تجربه درد مربوط به خودآزاری در بیماران مبتلا به اختلال تغذیه ای
|کد مقاله||سال انتشار||مقاله انگلیسی||ترجمه فارسی||تعداد کلمات|
|31281||2006||10 صفحه PDF||سفارش دهید||محاسبه نشده|
Publisher : Elsevier - Science Direct (الزویر - ساینس دایرکت)
Journal : Eating Behaviors, Volume 7, Issue 3, August 2006, Pages 204–213
A reduced pain sensitivity has been found in eating disorder (ED) patients. These patients often show various types of self-injurious behaviors (SIB) which some experience as painful, while others report analgesia during episodes of SIB. How can we explain these differences? We studied female ED patients (N = 185) of whom 84 had admitted some form of SIB in their recent history. The presence/absence of pain report during SIB was not significantly related to the type of ED. The longer the history of SIB, the less pain was reported. Ratings of dissociation and traumatic experiences were higher in patients who did not experience pain while injuring themselves. We discuss several biopsychosocial explanations for these findings with suggestions for future research.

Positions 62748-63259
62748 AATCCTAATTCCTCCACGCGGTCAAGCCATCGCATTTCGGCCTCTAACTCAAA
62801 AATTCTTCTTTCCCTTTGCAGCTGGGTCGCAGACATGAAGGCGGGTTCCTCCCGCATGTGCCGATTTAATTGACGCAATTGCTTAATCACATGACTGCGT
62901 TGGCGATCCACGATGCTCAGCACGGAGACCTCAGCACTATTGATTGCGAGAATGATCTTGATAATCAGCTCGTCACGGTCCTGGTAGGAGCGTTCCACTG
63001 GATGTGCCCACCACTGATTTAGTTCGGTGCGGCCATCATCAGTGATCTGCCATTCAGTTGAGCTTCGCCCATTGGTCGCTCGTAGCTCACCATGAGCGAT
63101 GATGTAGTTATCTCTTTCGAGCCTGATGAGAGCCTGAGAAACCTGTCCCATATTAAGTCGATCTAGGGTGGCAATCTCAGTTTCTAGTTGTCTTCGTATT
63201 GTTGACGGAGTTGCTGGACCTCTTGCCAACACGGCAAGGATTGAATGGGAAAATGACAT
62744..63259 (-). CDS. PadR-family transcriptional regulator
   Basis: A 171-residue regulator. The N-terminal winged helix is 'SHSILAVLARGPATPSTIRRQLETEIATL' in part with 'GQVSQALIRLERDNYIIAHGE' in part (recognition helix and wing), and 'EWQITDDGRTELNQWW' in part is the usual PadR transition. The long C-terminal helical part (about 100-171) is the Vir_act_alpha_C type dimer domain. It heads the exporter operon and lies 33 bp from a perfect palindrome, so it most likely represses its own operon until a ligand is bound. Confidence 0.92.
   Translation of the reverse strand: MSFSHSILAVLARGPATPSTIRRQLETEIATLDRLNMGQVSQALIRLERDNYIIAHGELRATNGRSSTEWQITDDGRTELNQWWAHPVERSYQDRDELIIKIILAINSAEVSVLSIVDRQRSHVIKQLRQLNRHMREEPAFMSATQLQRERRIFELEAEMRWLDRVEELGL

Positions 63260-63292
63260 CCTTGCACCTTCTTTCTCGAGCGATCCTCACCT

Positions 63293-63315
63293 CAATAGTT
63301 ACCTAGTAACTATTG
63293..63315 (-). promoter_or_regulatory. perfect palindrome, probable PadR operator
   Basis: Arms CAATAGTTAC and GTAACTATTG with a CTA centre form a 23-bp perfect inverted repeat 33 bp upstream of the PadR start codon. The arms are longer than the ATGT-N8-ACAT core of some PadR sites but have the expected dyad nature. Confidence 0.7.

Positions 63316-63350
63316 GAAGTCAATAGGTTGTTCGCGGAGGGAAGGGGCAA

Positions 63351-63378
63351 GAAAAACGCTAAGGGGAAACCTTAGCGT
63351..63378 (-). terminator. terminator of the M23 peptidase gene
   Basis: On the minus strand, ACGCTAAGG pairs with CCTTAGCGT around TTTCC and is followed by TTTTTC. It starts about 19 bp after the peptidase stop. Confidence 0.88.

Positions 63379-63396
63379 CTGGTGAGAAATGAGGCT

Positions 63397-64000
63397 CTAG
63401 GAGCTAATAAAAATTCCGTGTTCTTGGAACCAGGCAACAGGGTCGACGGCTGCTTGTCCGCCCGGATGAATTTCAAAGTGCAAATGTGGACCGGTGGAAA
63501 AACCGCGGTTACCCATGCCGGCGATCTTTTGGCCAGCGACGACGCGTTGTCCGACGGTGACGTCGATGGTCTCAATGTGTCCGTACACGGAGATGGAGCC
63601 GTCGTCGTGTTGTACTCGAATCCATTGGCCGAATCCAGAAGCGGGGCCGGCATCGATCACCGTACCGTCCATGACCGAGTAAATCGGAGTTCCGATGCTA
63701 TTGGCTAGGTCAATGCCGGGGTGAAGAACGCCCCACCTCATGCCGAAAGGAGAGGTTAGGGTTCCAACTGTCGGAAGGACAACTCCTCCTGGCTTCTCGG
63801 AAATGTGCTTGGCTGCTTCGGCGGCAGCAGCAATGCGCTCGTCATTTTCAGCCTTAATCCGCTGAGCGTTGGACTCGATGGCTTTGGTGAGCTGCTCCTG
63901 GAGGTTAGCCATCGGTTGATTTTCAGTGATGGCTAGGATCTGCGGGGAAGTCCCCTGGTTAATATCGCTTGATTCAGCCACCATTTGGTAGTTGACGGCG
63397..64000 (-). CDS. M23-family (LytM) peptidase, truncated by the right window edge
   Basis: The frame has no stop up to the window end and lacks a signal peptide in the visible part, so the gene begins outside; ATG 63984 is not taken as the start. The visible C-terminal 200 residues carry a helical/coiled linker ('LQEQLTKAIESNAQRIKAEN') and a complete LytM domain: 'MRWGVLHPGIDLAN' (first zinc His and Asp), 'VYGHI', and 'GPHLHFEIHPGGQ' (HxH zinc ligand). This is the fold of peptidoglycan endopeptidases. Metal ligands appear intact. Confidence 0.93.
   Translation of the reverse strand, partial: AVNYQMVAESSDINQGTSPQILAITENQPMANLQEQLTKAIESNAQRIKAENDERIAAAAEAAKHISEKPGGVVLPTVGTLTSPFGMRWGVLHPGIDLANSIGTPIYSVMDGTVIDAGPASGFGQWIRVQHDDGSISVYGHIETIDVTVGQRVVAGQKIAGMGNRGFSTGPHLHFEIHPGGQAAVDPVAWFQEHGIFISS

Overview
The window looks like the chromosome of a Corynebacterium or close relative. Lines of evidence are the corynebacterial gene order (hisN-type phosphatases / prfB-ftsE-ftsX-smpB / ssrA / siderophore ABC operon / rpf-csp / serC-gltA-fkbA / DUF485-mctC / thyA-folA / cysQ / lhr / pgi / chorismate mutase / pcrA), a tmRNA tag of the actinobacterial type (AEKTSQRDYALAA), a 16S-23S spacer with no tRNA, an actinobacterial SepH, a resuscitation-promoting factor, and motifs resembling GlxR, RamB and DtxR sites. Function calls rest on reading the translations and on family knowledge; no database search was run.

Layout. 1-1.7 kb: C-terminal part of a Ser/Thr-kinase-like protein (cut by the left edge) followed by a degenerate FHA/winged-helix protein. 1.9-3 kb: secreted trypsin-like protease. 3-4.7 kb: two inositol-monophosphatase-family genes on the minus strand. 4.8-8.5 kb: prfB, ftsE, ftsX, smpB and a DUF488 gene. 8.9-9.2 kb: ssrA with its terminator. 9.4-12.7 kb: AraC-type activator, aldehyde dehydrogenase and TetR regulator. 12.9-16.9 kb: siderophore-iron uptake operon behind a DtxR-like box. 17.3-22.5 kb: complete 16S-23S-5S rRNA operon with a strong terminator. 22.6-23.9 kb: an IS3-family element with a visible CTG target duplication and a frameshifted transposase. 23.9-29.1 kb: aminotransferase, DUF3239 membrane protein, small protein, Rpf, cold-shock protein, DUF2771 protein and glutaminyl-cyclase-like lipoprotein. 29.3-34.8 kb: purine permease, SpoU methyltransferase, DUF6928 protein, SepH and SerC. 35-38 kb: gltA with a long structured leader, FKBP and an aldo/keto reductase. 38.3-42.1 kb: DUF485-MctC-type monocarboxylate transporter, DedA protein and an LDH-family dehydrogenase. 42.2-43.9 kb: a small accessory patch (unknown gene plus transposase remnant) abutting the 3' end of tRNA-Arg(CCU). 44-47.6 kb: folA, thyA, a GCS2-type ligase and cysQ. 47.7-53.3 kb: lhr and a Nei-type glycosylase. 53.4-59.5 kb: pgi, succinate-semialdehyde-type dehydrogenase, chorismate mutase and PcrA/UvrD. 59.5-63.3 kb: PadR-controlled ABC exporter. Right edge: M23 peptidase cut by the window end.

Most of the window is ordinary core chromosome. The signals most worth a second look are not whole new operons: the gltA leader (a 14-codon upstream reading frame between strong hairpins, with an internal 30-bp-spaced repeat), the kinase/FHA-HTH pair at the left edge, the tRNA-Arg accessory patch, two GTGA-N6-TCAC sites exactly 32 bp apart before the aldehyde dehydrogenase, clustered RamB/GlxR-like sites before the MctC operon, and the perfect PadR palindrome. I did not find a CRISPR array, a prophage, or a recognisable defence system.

We define self-injury or self-injurious behavior (SIB) as the deliberate, direct destruction or alteration of body tissue, without conscious suicidal intent, but resulting in injury severe enough for tissue damage to occur (Gratz, 2003). Examples of SIB are self-cutting, burning, hitting and scratching. High rates of SIB have been described in eating disorder (ED) patients, particularly in bulimics (e.g., Claes et al., 2003, Favaro & Santonastaso, 1998 and Welch & Fairburn, 1996). At least one-half of individuals with borderline personality disorder (BPD) who engage in SIB such as superficial cutting report that they typically do not feel pain during episodes of self-injury (Leibenluft, Gardner, & Cowdry, 1987). In the ED patients we have studied previously (Claes et al., 2003), no pain during SIB has been reported by 38.9% of those scratching themselves, 16.7% of the self-bruising patients, and 33.3% of the cutters. Patients who did not feel pain during SIB reported more dissociative experiences, but the difference was only statistically significant for the act of cutting. Russ et al. (1992) addressed the question of whether the intensity of pain experience during SIB is related to pain sensitivity. They studied a group of 22 BPD patients showing SIB with or without reported pain experience, and compared them to a control group of normal females (N = 6). The group reporting no pain during SIB had significantly lower pain ratings during a cold-pressor test than the others. Interestingly, only those patients who were obviously pain-insensitive also showed a decrease in negative emotions (e.g., depression, anxiety, and anger) and an increase in positive emotions (e.g., vigor) after the cold pain stimulation. Also of interest, Russ, Roth, Kakuma, Harrison, and Hull (1993) and Russ, Shearin, Clarkin, Harrison, and Hull (1993) reported that the absence of pain during episodes of SIB in women with BPD is related to higher levels of anxiety, depression, dissociation, impulsiveness, trauma symptoms, and suicide attempts, as compared with a group of pain-sensitive patients with BPD ( Bohus et al., 2000). Stress-induced analgesia in patients with BPD and patients with dissociative disorder has been explained as a component of conditioned defensive reactions following early inescapable stress or trauma ( Nijenhuis, Spinhoven, van Dyck, van der Hart, & Vanderlinden, 1997). However, data of Bohus et al. (2000) do not fully support this appealing hypothesis. Under conditions of calmness, BPD patients did not differ from healthy control subjects in experiencing dissociative features, but nevertheless revealed a highly significantly increased pain threshold. Thus, these findings give some support to the hypothesis of a state-independent neurosensory alteration which may become accentuated when the patient experiences stress or stress-related dissociative features. The underlying neurobiological mechanisms remain to be elucidated. There is some evidence that alterations of the opioid system might play a role ( Bohus et al., 1999), but this suggestion is controversial ( Russ, Roth et al., 1993). Before discussing our research questions we will briefly review the results of pain research in ED patients. In comparison to normal controls, patients with anorexia nervosa (AN), bulimia nervosa (BN), or binge eating disorder (BED) have elevated thresholds to thermally (Lautenbacher et al., 1990 and Lautenbacher et al., 1991) and mechanically induced pain (Faris et al., 1992 and Raymond et al., 1995), but they do not exhibit similar alterations in their sensitivity to non-noxious stimuli, such as warmth, cold vibration, or touch (de Zwaan, Biener, Bach, Wiesnagrotzki, & Stacher, 1996). The various types of ED do not differ from each other with respect to pain thresholds (Lautenbacher et al., 1991, de Zwaan et al., 1996 and Raymond et al., 1995). Lautenbachter and Krieg (1994) discussed several explanations for the difference in pain threshold in ED patients compared to normal controls. 1. The core hypothesis of the reduced pain sensitivity being opioid-mediated was found to be rather unlikely, since a normalization of the increased pain thresholds could not be achieved by administering the opiate antagonist naloxone (Lautenbacher et al., 1990). 2. A second hypothesis, that the reduced pain sensitivity is a consequence of general somatosensory deficits due to a subclinical malnutrition neuropathy, also had to be rejected since other sensory modalities, such as warmth, cold, and vibration sensitivity, were either not affected or showed only minor impairments (Pauls, Lautenbacher, Strian, Pirke, & Krieg, 1991). 3. A third possible explanation for the change in pain sensitivity was that the fasting state by itself would be enough to cause the reduced pain sensitivity (Pirke, Pahl, Schweiger, & Warnhoff, 1985). However, a 3-week 1000 kcal diet did not influence pain sensitivity in healthy volunteers even though the diet induced a fasting state comparable to that found in ED patients (Lautenbacher, Barth et al., 1991). 4. It can also be postulated that the short-term metabolic and endocrine adjustment reactions to excessive changes in food intake are sufficient to produce decreased pain sensitivity. Such an assumption is supported by the finding that a considerable percentage of chronic dieters, who, like ED patients, shift frequently between reduced and excessive eating, show increased pain thresholds (Krieg, Roscher, Strian, Pirke, & Lautenbacher, 1993). 5. The decreased pain sensation in ED patients can also be associated with symptoms specific to ED, such as bingeing and purging. This relates specifically to abnormalities in vagal functioning. It has been suggested by Halmi and Sunday (1991) that abnormal satiety responses in BN patients as well as bingeing/purging behaviors (Faris et al., 1998) may be mediated by high levels of afferent vagal stimulation. Elevated afferent vagal activation may also stimulate descending pain inhibitory pathways, leading to an elevation in somatosensory pain thresholds (Raymond et al., 1999). Therefore, dysregulated vagal control in BN could be accompanied by decreased nociceptive responsivity (Faris et al., 1992). This hypothesis is supported by the temporary decrease among BN patients of pressure pain threshold immediately after an episode of bingeing and purging, and its elevation during the intervals between consecutive episodes (Faris et al., 1998). Furthermore, BN patients do not report greater pain unpleasantness compared with controls, despite showing significantly longer time before reaching pain tolerance (Girdler, Koo-Loeb, Pedersen, Brown, & Maixner, 1998). These findings raise the speculation that BN-related diminished pain sensitivity and pain unpleasantness may play a role in the maintenance of BN by minimizing the physical discomfort and increasing the self-reported calm and euphoria associated with the binge/purge cycle (Faris et al., 1998 and Girdler et al., 1998). Girdler and associates (1998) have additionally speculated that complex interactions between elevated opioid activity and vagal activity may be implicated in the hypoalgesia of BN. Finally, Stein et al. (2003) found a persistence of decreased pain sensitivity after recovery of BN, suggesting that it is a trait associated with the pathophysiology of BN, although it might be a consequence as well. Altered central serotonergic activity may persist after recovery from BN (Kaye et al., 1998) and might be linked to the persistent decreased pain sensitivity. In this respect, Stein et al. (2003) remarked that serotonergic drugs are known to influence pain sensitivity. The present study was intent to answer five questions which were insufficiently addressed in the existing research literature: (1) Does the level of depression and substance abuse affect the pain report during the different types of SIB in our ED sample. If this would be the case, level of depression/substance abuse need to be used as covariate(s) in the analyses. (2) Is the presence/absence of pain report during SIB related to the different types of ED? (3) Is pain experience related to the type of SIB (e.g., hair pulling, scratching, bruising, burning, and cutting)? (4) Which characteristics of SIB or which psychopathological features differentiate patients with pain experience from those reporting no pain during different types of SIB? (5) Which mechanisms can be responsible for the differences in pain report during SIB?